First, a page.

Every month, thousands of refugees, asylum-seekers and migrants from Somalia and Ethiopia cross the Gulf of Aden or the Red Sea to reach Yemen, fleeing drought, poverty, conflict or persecution. And although this year's numbers are, so far, lower than in 2012 - about 62,200 in the first 10 months compared to 88,533 for the same period last year - the Gulf of Aden remains one of the world's most travelled sea routes for irregular migration (asylum-seekers and migrants). UNHCR and its local partners monitor the coast to provide assistance to the new arrivals and transport them to reception centres. Those who make it to Yemen face many challenges and risks. The government regards Somalis as prima facie refugees and automatically grants them asylum, but other nationals such as the growing number of Ethiopians can face detention. Some of the Somalis make their own way to cities like Aden, but about 50 a day arrive at Kharaz Refugee Camp, which is located in the desert in southern Yemen. Photographer Jacob Zocherman recently visited the Yemen coast where arrivals land, and the camp where many end up.

East Africans continue to flood into the Arabian Peninsula

A Family of Somali Artists Continue to Create in Exile

During two decades of conflict and chaos in Somalia, Mohammed Ousman stayed in Mogadishu and taught art as others fled the country. But life became impossible after Al Shabaab militants killed his brother for continuing to practise art. Four of the man's nine children were also murdered. Mohammed closed his own "Picasso Art School" and married his brother's widow, in accordance with Somali custom. But without a job, the 57-year-old struggled to support two families and eventually this cost him his first family. Mohammed decided to leave, flying to Berbera in Somaliland in late 2011 and then crossing to Aw-Barre refugee camp in Ethiopia, where he joined his second wife and her five children. UNHCR transferred Mohammed and his family to Addis Ababa on protection grounds, and in the belief that he could make a living there from his art. But he's discovering that selling paintings and drawings can be tough - he relies on UNHCR support. The following images of the artist and his family were taken by UNHCR's Kisut Gebre Egziabher.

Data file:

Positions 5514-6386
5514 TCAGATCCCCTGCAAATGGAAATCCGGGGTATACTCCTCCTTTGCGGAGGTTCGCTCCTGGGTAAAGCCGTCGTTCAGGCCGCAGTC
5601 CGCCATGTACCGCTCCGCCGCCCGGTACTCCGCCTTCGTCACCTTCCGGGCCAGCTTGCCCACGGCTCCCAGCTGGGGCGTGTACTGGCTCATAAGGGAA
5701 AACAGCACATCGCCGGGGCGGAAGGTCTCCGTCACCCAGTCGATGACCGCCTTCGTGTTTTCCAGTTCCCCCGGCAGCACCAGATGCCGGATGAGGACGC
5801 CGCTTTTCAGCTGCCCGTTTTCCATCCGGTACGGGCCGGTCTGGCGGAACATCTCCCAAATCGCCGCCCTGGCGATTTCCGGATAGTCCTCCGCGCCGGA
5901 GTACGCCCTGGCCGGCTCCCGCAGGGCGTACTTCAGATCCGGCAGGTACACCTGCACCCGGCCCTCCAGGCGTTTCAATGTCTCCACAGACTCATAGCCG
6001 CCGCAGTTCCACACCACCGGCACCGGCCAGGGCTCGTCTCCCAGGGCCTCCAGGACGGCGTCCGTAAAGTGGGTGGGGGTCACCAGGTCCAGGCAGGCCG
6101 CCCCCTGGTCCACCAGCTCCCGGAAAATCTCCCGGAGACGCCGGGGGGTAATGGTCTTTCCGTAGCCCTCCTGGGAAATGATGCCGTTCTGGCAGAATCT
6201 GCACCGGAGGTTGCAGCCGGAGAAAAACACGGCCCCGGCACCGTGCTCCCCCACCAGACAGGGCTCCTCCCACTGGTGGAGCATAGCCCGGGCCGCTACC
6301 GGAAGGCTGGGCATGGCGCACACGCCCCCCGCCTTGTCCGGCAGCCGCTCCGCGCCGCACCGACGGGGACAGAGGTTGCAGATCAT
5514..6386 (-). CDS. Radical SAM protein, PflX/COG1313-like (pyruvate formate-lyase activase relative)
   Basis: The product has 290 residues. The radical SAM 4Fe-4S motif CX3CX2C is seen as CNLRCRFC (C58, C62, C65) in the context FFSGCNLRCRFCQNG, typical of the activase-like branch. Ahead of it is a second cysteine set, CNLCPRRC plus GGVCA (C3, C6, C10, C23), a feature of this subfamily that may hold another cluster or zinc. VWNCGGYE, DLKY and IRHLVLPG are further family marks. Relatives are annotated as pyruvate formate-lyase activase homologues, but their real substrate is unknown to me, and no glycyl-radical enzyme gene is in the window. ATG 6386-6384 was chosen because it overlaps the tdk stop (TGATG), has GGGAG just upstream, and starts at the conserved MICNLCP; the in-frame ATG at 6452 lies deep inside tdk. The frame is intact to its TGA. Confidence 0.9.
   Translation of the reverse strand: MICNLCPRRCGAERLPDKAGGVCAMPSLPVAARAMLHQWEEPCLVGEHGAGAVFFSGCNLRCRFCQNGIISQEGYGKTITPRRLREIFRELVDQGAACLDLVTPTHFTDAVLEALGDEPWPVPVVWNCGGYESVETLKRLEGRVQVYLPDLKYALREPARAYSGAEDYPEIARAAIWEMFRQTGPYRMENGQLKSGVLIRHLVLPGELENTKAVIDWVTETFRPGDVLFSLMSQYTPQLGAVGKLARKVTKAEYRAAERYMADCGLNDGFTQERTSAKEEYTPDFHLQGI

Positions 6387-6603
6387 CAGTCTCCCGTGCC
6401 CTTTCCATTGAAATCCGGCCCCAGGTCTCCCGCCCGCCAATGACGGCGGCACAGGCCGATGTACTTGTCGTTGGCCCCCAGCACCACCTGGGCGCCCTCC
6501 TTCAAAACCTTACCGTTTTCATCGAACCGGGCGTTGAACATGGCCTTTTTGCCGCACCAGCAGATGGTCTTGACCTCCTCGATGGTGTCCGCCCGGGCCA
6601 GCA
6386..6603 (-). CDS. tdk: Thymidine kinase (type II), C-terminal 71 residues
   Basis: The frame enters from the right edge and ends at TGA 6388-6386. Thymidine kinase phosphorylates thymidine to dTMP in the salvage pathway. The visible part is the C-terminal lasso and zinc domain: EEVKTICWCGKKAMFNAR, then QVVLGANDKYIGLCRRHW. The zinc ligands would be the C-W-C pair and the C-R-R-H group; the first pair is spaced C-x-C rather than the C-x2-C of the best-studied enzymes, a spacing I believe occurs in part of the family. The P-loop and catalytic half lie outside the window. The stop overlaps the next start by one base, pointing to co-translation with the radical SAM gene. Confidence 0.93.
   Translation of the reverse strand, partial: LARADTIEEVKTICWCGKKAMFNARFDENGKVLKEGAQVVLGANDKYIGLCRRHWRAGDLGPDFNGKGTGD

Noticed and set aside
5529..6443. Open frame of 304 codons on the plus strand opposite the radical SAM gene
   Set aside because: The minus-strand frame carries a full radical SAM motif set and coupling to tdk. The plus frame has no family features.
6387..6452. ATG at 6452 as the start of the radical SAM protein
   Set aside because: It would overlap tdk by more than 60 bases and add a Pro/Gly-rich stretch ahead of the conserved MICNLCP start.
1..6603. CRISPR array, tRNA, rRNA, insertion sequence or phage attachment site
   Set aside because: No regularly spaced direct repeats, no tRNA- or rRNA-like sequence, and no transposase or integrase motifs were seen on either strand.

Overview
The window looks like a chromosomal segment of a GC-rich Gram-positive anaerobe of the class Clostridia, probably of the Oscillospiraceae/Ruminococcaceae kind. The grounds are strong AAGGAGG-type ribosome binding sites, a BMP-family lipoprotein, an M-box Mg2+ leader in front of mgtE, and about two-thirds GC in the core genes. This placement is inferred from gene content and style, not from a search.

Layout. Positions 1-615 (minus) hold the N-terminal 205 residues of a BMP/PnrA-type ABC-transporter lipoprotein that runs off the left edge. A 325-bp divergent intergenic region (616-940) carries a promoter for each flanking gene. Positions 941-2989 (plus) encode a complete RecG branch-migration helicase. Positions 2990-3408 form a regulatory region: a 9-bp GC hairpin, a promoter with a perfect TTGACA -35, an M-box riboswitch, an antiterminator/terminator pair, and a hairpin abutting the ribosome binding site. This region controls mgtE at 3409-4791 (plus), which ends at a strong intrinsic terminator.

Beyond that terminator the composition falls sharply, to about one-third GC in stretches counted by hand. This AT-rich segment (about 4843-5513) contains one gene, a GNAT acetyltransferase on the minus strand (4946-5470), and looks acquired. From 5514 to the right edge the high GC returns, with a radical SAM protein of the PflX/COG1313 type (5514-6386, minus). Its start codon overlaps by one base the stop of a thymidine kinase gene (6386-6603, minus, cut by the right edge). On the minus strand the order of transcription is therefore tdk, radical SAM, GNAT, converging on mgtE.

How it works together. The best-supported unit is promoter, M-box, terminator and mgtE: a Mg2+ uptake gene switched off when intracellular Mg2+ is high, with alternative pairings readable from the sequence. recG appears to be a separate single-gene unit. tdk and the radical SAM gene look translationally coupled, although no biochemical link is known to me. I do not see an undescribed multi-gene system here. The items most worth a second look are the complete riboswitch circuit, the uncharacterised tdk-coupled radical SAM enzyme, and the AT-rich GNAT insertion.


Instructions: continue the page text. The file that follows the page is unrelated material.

A Family of Somali Artists Continue to Create in Exile

Nansen Refugee Award Presentation Ceremony

More than 400 people attended the annual presentation in Geneva in October 1, 2012 of UNHCR's Nansen Refugee Award. This year's inspirational winner from Somalia, Hawa Aden Mohamed, was unable to attend for health reasons, but she sent a video message. In the former refugee's absence, UN High Commissioner for Refugees António Guterres presented the award and Nansen medal to her sister, Shukri Aden Mohamed.

The 63-year-old humanitarian, educator and women's rights advocate, widely known as "Mama" Hawa, was honoured for her extraordinary service - under extremely difficult conditions - on behalf of refugees and the internally displaced, mainly women and girls but also including boys.

Above all she has been recognized for her work - as founder and director of the Galkayo Education Centre for Peace and Development in Somalia's Puntland region - in helping to empower thousands of displaced Somali women and girls, many of whom are victims of rape. The centre provides secondary education as well as life skills training.

The packed event also included an address by Liberian peace activist Leymah Gbowee, co-winner of last year's Nobel Peace Prize, and a video tribute to Mama Hawa as well as performances from UNHCR Honorary Lifetime Goodwill Ambassador and classical singer, Barbara Hendricks, and up and coming Swiss musician Bastian Baker.

Nansen Refugee Award Presentation Ceremony

Somalia: UN High Commissioner For Refugees In MogadishuPlay video

Somalia: UN High Commissioner For Refugees In Mogadishu

UN High Commissioner for Refugees António Guterres visits Mogadishu, expresses solidarity with Somali people on eve of Ramadan.
Somalia: Solutions For Somali RefugeesPlay video

Somalia: Solutions For Somali Refugees

In Kenya, the UN High Commissioner for Refugees, António Guterres discusses solutions for Somali refugees.
Somalia: Saving LivesPlay video

Somalia: Saving Lives

Donor support for a specialized maternity-child clinic helps save the lives of displaced Somali mothers.